End ALL Human Rights Violations in Malaysia NOW! sign now

Under-Secretary General, Ms Louise Arbour
The United Nations High Commissioner for Human Rights
Office of the United Nations High Commissioner for Human Rights
Palais Wilson,
52 rue des P–≤quis,
CH-1201 Geneva, Switzerland

Dear Ms Louise Arbour, UN High Commissioner for Human Rights


1. We the undersigned respectfully appeal to you, in good conscience and in good faith, that you investigate into our petition and if found to be true and fair, that you apply appropriate diplomatic pressure on Prime Minister Ahmad Abdullah Badawi and the Malaysian Government to:

charge or release immediately and unconditionally the five Malaysian human rights lawyers and activists of the Hindu Rights Action Force (HINDRAF) currently being detained under Malaysias Internal Security Act (ISA) 1960;

charge or release immediately and unconditionally all other Internal Security Act detainees, estimated to be seventy at present with some detainees having been in detention for over six years;

start or support the process to repeal the out of date and draconian Internal Security Act 1960

start or support the process to repeal all other out of date, anti-democratic and oppressive laws such as the Sedition Act 1948, the Printing Presses & Publications Act 1984, the Universities and University Colleges Act 1971, the Societies Act 1966, the Police Act 1984 and the Official Secrets Act 1972;

re-establish core democratic structures such as an independent judiciary, an independent free press and an independent and impartial Election Commission;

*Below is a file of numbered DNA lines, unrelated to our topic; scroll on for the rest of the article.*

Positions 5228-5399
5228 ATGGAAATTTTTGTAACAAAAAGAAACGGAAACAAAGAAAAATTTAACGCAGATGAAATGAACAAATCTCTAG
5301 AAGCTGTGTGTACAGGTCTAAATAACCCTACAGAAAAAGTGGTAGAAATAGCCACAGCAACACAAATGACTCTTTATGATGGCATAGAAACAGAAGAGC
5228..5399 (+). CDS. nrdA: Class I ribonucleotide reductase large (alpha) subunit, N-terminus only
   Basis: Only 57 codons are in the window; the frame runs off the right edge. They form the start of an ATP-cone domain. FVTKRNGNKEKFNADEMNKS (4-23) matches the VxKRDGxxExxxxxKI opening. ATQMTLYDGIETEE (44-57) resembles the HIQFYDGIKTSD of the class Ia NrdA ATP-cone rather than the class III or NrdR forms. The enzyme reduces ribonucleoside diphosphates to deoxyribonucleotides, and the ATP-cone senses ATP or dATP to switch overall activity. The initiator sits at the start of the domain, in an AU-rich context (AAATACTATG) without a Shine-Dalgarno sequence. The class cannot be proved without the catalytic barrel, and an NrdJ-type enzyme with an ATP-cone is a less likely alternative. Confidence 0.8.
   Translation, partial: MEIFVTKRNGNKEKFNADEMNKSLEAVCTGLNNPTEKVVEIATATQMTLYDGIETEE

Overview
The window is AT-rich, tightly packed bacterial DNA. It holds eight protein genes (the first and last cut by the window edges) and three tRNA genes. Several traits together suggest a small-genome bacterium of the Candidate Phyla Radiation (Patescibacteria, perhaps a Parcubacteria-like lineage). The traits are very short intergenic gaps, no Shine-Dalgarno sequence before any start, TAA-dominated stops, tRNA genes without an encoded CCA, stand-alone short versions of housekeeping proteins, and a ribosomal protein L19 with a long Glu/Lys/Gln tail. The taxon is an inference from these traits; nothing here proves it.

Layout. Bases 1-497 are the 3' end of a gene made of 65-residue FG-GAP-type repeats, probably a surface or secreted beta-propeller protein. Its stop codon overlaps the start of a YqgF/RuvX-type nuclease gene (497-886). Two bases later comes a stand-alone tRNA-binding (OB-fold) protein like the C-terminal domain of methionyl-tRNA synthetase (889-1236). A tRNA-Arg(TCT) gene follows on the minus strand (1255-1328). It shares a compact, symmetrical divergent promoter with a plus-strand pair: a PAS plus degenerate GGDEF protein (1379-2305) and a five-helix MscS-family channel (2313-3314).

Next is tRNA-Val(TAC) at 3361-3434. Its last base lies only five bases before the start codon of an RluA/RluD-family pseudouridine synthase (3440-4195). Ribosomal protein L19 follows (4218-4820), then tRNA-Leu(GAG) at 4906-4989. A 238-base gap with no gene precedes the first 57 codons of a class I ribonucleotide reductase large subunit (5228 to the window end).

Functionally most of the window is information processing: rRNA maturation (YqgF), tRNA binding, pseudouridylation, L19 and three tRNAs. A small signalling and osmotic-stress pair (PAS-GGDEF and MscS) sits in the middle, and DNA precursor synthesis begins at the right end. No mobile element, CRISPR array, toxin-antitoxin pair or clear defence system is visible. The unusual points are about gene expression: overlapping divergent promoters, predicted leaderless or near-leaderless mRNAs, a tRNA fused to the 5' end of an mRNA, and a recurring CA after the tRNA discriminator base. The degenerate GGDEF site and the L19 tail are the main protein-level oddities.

implement the recommendation made by the Royal Commission of inquiry into alleged misconduct by the Royal Malaysian Police by setting up the Independent Police Complaints and Misconduct Commission to control potential abuse of police powers.

2. We also respectfully urge, subject to your independent investigation and findings, that you:

recommend a Universal Periodic Review (UPR) of Malaysias human rights record to gauge whether Malaysia is fulfilling her obligations to uphold the highest standards in the promotion and protection of human rights and to ascertain her suitability to continue with her current membership (to mid 2009) of the UN Human Rights Council;

remove Malaysia from her seat at the UN Human Rights Council if so warranted by the UPR findings and provided no action is forthcoming from the Malaysian Government to eradicate all such alleged human rights abuses and violations in Malaysia.

We thank you in advance and we look forward to your good counsel and help on this important matter of conscience.

Yours respectfully,
Ms S B Menon,
United Kingdom.


Mr P Uthayakumar, Mr M Manoharan, Mr R Kenghadharan, Mr T Vasantha Kumar and Mr V Ganabatirau were arrested in 2007 under Malaysias notorious Internal Security Act (ISA) 1960. The five detained men have been incarcerated since 13 December 2007 and are being held without access to due legal process which is a breach of their guaranteed constitutional rights as well as a breach of their inalienable fundamental human rights.

The five men are being detained at the infamous Kamunting Detention Centre in Perak, where they are being held under inhumane living conditions and in solitary confinement, and where they are allegedly at serious risk of being subjected to physical, mental, emotional and psychological torture. Furthermore, it has been alleged (disturbingly) that ISA detainees are subjected to psychological re-education programmes and that they and their families are subjected to (or threatened with) covert and overt intimidation by the state police and detention centre authorities.